Correlative Study Between Nutritional Status and Remission Outcome in Childhood Acute Lymphoblastic Leukemia in Dr. Soetomo General Hospital Surabaya

childhood acute lymphoblastic leukemia induction phase therapy outcomes nutritional status

Authors

  • Asma' Athifah Faculty of Medicine Universitas Airlangga, Surabaya, Indonesia
  • Siti Nurul Hidayati
    snurul_h2004@yahoo.com
    Department of Pediatric, Faculty of Medicine Universitas Airlangga, Surabaya, Indonesia - Dr. Soetomo General Hospital Surabaya, Indonesia
  • Sulistiawati Sulistiawati Department of Public Health and Preventive Medicine, Faculty of Medicine Universitas Airlangga, Surabaya, Indonesia - Dr. Soetomo General Hospital Surabaya, Indonesia

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Introduction: The most common malignancy that is diagnosed in children is acute lymphoblastic leukemia. Undernourished children tend to have poorer long term survival. This descriptive analytic study is aimed towards analyzing the correlation between nutritional status at diagnosis and outcomes of induction phase therapy in childhood acute lymphoblastic leukemia at the Department of Pediatrics Dr. Soetomo General Hospital Surabaya in 2014.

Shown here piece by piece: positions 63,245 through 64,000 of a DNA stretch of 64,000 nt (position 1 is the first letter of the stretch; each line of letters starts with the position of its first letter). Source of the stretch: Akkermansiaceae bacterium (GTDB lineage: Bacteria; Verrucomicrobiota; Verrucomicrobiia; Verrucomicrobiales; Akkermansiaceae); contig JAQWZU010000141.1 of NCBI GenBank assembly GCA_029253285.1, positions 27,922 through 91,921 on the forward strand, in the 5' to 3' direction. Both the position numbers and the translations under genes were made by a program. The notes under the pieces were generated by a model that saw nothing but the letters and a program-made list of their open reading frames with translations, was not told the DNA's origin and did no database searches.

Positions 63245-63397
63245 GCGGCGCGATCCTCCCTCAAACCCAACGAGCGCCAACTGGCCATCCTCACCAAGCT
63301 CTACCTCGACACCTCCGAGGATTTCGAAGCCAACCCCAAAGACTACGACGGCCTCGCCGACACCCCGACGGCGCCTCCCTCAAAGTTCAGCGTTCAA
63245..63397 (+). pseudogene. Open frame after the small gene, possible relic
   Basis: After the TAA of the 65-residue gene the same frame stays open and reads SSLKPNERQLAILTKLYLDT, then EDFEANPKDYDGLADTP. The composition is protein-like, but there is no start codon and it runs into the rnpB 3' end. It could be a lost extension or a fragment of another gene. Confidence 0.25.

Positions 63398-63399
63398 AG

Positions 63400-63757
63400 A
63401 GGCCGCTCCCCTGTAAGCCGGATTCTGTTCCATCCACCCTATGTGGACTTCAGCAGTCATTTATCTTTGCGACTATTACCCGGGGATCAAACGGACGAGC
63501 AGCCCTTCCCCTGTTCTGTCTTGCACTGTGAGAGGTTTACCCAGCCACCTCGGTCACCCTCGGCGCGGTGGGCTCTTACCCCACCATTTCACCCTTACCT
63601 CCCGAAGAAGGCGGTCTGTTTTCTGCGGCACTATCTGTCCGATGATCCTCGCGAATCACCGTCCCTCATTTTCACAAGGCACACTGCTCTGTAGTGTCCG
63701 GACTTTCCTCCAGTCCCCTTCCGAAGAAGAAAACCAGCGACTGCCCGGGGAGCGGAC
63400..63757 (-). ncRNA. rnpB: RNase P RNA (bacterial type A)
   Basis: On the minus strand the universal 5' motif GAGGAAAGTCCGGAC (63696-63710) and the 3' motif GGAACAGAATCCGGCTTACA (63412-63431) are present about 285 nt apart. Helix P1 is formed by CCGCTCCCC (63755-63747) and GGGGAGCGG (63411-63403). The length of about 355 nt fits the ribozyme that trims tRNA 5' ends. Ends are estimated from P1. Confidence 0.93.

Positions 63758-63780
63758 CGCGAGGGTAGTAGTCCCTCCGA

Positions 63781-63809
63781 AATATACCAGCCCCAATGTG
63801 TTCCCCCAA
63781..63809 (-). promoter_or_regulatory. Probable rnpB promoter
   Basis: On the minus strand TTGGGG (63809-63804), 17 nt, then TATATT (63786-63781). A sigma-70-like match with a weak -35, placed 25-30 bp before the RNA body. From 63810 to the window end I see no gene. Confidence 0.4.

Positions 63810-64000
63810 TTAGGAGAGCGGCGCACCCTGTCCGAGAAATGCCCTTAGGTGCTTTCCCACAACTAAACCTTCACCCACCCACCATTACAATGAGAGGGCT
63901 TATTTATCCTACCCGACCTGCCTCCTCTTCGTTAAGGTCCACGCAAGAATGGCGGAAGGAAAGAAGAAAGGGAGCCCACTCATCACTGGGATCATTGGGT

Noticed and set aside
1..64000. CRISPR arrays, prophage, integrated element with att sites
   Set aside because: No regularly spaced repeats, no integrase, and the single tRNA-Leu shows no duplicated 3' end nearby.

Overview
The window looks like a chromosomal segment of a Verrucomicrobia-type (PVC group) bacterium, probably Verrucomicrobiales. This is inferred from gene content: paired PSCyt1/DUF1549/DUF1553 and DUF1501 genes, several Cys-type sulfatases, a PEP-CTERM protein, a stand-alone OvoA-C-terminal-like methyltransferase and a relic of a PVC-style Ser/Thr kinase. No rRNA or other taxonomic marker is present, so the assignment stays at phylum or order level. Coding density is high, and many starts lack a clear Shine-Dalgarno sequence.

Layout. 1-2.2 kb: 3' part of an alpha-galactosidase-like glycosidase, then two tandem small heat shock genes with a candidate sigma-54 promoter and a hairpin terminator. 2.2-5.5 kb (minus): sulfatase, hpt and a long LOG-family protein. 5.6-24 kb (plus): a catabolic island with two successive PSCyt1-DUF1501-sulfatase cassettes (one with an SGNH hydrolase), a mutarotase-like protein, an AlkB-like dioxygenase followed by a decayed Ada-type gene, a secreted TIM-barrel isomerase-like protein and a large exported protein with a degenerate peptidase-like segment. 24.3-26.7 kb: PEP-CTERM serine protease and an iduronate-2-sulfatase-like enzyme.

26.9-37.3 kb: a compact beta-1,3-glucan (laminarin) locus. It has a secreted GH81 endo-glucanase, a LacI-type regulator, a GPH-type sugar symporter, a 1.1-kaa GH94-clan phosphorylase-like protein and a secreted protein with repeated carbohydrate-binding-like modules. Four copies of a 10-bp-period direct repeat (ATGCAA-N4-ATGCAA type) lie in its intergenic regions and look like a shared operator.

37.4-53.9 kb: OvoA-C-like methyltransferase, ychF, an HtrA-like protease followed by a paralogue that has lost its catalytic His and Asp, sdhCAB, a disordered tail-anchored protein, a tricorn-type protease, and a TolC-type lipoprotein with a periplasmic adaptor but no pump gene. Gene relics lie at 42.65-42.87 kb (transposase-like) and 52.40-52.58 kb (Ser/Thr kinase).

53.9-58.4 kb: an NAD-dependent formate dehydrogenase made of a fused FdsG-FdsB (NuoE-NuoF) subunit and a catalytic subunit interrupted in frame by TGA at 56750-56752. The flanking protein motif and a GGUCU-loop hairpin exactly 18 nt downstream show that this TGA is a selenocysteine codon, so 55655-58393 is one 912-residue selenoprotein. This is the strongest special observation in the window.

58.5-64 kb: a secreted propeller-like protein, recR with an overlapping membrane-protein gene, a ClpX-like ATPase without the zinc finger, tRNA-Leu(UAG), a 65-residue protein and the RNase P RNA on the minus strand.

Methods: A cross-sectional method using the medical records of patients is used in this study. The nutritional statuses of patients are calculated using weight for length/height trough curves of WHO 2006 or CDC 2000.

Results: The results show that from 45 children diagnosed with ALL, 53% are of the age ≤ 5 years old, with 58% males and 42% females. 13% of the patients are in the high risk group and 87% are in the standard risk group. Nutritional statuses of patients are 2% of them obese experienced remission after induction phase therapy, 56% normal with 80% of them experienced remission. 40% underweight with 89% of them experienced remission and 11% not experienced remission, 2% malnutrition and experienced remission. There is no correlation between the nutritional status of children with acute lymphoblastic leukemia with the outcome of induction phase (p = 0.798).

Conclusion: In conclusion, there is no correlation between nutritional status and remission outcome of patients with ALL in the induction phase of therapy. However, high percentage of underweight patients shows nutrition needs special attention to improve therapy outcomes.